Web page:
Agriculture and Agri-Food
Oral Questions

2:15 p.m.

Outremont
Québec

NDP

Thomas Mulcair Leader of the Opposition

Mr. Speaker, why are the Conservatives continuing to claim there are no cuts when their own financial documents say just the opposite? Are their financial documents not accurate?

This is the same minister who mishandled the listeriosis outbreak in 2008, and joked about “death by a thousand....cold cuts”. It was not funny then, and it is not funny now. Is this the best they have to offer Canadians who are worried whether the food they are giving their kids is safe?

The minister stands in the House and keeps making misleading statements. Will there be no accountability for this new tainted meat scandal?

Agriculture and Agri-Food
Oral Questions

2:15 p.m.

Central Nova
Nova Scotia

Conservative

Peter MacKay Minister of National Defence

Mr. Speaker, I can assure the House the Minister of Agriculture is working very hard and is working sincerely to ensure that this issue is dealt with appropriately, including ensuring we have more food inspectors, more meat inspectors.

It goes further than that. We have new legislation that has been introduced, safe food for Canadians, to help CFIA respond to food safety situations quickly.

What has happened? When we have tried to do this, made new investments, brought new legislation forward to improve safety for Canadians, that leader and that party have opposed it all the way.

Agriculture and Agri-Food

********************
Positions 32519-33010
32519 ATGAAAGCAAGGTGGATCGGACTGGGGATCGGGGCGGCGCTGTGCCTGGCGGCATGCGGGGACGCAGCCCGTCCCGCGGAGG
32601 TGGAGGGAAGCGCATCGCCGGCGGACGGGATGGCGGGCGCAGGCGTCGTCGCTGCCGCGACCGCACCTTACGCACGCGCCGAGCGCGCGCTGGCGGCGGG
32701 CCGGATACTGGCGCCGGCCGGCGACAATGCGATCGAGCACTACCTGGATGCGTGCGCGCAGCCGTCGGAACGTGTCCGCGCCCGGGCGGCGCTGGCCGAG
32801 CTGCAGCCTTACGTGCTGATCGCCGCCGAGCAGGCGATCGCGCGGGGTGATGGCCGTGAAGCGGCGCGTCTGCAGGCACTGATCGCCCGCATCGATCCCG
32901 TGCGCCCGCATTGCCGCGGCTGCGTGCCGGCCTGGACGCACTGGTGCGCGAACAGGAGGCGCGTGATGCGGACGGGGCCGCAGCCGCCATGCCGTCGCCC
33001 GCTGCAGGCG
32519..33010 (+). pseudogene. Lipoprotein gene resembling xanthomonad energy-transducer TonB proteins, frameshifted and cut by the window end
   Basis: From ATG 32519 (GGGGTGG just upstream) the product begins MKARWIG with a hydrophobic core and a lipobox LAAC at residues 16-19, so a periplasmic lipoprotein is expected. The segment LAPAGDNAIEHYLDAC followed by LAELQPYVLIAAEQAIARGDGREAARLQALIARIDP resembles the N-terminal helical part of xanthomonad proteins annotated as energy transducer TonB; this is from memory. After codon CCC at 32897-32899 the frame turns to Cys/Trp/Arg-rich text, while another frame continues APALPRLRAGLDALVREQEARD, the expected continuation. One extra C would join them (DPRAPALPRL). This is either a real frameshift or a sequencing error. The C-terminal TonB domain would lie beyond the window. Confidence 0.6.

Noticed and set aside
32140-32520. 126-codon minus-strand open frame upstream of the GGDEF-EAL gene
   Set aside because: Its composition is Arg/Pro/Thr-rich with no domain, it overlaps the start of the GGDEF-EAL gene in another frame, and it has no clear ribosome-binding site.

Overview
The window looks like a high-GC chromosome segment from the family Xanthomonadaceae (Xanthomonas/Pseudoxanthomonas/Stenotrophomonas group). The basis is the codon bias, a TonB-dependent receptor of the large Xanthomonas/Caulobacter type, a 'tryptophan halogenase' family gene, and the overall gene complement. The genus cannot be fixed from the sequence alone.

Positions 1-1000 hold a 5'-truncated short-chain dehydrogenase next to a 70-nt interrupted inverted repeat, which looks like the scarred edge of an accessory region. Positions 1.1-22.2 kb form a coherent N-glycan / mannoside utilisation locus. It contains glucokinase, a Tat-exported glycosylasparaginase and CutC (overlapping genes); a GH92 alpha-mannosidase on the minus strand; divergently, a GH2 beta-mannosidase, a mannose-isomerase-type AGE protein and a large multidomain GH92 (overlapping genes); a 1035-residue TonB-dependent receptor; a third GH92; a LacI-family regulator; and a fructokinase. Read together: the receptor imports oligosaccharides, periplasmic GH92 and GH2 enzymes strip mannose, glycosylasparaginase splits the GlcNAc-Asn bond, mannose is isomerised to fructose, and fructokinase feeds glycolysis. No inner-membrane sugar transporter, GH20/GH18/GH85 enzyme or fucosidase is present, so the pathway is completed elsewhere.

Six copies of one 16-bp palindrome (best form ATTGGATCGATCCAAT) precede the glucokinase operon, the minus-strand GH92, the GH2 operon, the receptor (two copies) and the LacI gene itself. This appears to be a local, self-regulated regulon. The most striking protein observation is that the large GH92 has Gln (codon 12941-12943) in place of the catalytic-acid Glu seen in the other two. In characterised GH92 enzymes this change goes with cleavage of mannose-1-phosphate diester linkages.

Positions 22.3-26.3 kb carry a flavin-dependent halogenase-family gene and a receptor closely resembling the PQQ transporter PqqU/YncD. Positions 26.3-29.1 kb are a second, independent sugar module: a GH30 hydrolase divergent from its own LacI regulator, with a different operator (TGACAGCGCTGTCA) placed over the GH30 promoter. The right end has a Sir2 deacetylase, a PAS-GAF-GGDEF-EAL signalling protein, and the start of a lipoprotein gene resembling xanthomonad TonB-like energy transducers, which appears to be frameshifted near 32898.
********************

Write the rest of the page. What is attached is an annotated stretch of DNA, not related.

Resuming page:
Oral Questions

2:20 p.m.

NDP

Malcolm Allen Welland, ON

Mr. Speaker, it is simple. Canadians want safe food for their families, and it is the Minister of Agriculture's job to make sure they protect it.

September 3 was the first positive test for E. coli, yet it was not until September 26 that the XL plant in question had its licence suspended. Here we are, with 12 beef recall notices encompassing 1.9 million pounds of suspect E. coli-contaminated beef.

Why did the Conservatives' new regulations not work to protect Canadians? Will the Conservatives now admit that self-regulation does not work?

Agriculture and Agri-Food
Oral Questions

2:20 p.m.

Glengarry—Prescott—Russell
Ontario

Conservative

Pierre Lemieux Parliamentary Secretary to the Minister of Agriculture

Mr. Speaker, I must point out that this member has no credibility on this issue.

Earlier last week, this member said that there were no CFIA inspectors in the plant. This was untrue; there were 46 CFIA inspectors at the XL plant. That is a 20% increase over what there was three years ago.

Agriculture and Agri-Food
Oral Questions

2:20 p.m.

NDP

Malcolm Allen Welland, ON

Mr. Speaker, let us be clear. It is the government's cuts and policies of self-regulation that have failed.

In this case, XL failed to protect food safety. By the time the CFIA inspectors got involved, the contamination had spun out of control.

Yesterday, CFIA's director of meat programs division called this “an unprecedented situation”. He is right.

When will the Conservative government start taking responsibility for its failed policies?

Agriculture and Agri-Food
Oral Questions